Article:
As an adult, there will be many numbers that are important to you, but arguably none more important than your credit score. Your credit score can affect your employment, your transportation, where you live, an so much more. In this article, learn some effective strategies for managing your credit score.
What Makes Up a Credit Score?
Ever wonder how a lender can make a decision about whether or not to lend you money based on your credit report? Your credit score (and history) can indicate your likelihood to repay a debt and is reviewed by creditors to determine your credit worthiness.
Your credit report is factored from an intricate algorithm – measuring amount of debt, current balances, payment history, and types of loans, then compared to millions of other people, and given a number. The credit scale runs from 300-850, with 300 being the lowest, and 850 being the highest. Below is a general breakdown of factors that affect your credit score
- 35% – Payment History
- 30% – Amounts You Owe
- 15% – Length of Your Credit History
- 10% – Types of Credit Used
- 10% – New Credit
What Affects Your Credit Score?
Every time you inquire into your credit report, your score is brought down. This is because it looks as though you are taking on new debt. The longer your credit history is, the better. Ideally, no late payments are best.
The amounts that you owe are also a factor. Credit companies will like to see that you are able to obtain credit, and handle monthly payments, but they do not like to see maxed out credit cards. Revolving and installment accounts are great, as they show that you are able to meet obligations month after month.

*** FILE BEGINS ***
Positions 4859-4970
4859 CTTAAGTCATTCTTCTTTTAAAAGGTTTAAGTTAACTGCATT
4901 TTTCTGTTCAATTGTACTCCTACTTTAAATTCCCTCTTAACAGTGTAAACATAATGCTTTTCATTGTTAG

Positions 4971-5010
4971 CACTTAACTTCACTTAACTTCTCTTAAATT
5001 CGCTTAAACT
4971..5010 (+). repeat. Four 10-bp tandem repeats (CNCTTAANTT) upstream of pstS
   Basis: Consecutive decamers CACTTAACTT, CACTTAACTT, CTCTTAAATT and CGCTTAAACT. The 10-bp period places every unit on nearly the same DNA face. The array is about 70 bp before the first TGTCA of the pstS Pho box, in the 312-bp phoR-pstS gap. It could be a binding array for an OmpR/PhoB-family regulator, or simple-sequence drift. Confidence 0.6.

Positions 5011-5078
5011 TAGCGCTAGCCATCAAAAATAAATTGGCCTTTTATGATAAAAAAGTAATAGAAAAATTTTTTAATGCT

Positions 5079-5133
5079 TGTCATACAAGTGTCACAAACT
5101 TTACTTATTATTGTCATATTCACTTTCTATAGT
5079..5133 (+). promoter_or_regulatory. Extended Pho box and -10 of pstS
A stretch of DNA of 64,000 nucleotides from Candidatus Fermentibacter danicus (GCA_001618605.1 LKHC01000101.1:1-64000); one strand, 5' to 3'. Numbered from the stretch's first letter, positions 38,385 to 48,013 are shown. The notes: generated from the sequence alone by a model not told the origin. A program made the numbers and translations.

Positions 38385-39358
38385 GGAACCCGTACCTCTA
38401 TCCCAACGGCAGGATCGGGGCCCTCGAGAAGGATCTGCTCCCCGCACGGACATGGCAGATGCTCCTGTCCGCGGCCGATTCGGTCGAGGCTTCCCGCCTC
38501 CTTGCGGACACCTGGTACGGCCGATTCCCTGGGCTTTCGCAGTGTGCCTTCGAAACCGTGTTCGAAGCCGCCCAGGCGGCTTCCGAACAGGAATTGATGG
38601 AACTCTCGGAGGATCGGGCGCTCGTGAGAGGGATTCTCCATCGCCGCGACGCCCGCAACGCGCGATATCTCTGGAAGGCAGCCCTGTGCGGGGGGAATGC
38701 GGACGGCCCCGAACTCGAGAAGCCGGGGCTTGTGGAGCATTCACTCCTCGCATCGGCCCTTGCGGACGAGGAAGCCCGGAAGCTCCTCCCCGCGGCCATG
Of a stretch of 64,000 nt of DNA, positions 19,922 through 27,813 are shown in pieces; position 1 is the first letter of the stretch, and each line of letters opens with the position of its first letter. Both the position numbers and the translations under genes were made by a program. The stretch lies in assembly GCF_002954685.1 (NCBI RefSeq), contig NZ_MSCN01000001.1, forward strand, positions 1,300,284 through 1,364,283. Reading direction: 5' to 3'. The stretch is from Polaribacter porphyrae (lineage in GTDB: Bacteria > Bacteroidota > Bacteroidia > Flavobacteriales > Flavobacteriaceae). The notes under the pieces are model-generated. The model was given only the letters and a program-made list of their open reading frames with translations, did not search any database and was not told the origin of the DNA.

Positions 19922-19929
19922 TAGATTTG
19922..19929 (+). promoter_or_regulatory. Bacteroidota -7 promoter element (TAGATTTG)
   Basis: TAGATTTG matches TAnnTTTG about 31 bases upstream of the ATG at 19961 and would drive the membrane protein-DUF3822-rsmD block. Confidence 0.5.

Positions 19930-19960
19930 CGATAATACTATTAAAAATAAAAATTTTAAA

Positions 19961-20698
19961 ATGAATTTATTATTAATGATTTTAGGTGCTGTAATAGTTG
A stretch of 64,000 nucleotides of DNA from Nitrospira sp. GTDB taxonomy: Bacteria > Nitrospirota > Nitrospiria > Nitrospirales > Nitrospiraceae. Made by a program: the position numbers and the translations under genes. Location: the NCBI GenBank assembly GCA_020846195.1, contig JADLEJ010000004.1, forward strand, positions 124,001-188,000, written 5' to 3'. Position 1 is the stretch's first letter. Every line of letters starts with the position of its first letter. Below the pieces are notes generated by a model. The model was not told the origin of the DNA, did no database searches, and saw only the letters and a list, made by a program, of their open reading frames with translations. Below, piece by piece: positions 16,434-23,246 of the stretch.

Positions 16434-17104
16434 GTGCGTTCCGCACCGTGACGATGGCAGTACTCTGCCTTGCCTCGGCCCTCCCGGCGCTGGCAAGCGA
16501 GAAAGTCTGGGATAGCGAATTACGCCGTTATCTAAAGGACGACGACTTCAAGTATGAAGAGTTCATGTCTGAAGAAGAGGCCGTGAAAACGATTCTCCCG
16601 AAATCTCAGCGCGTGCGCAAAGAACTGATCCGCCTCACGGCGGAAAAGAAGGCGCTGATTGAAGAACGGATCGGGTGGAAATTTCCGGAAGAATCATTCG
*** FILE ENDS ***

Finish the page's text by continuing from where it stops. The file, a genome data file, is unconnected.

Generally, a bankruptcy will remain on your credit report for 10 years, and other information will remain for 7 years. Your credit report will also include information such as date of birth, previous employers, judgments, bankruptcies, foreclosures, and previous addresses. Most services are based on credit scores, and even some jobs.
From applying for a loan, to applying for insurance, your credit score will be a factor, and can be the difference of paying tens of thousands of dollars in interest in your lifetime.
So What’s your Credit Score?
There are three credit reporting agencies – Equifax, Experian, and TransUnion. By law, you are entitled to a free credit report from each of these agencies every 12 months. It is well worth your while to look at your credit reports at least once a year, to ensure accurate information is being reported about you. It is estimated that a staggering 79% of credit reports contain errors.
If you do find a discrepancy, you must contact each agency, and notify them of the change, as they do not automatically update. It can be a long process, but definitely worth money saved in the long run. You will want to request a report from each agency, as they do not report all the same information. You can contact these agencies to request a credit report, or dispute an account at: Equifax www.equifax.com Experian www.experian.com TransUnion www.transunion.com
What to Look for on Your Credit Report
- Incorrect or incomplete personal information: Name, address, phone number, social security number or birth date, missing, incorrect or outdated employment information and also check for incorrect marital status (for example, a former spouse listed as current spouse).
- Outdated items past their statute of limitations:
- Bankruptcies older than 10 years.
- Lawsuits or judgments, tax liens, criminal records or delinquent accounts more than 7 years old.
- Inquiries over 2 years old
- Account details and status: Make sure your accounts, credit limits and balances are listed correctly; If YOU closed an account, it should say “Account closed by consumer.” If a credit limit is not posted accurately this can lower the score.
- Accounts you don’t recognize. If you see a credit account you don’t recall opening or charges you haven’t made, this is something to be taken very seriously, as it may be an indication of Identity Theft.
- Delinquencies you didn’t cause.
- Duplicate Accounts. Once in a while, an error may be made that may cause a legitimate credit account to be listed more than one time on your report. These are fairly easy to catch, as they will appear identical. The problem is that they will contribute to the total debt owed and number of active accounts.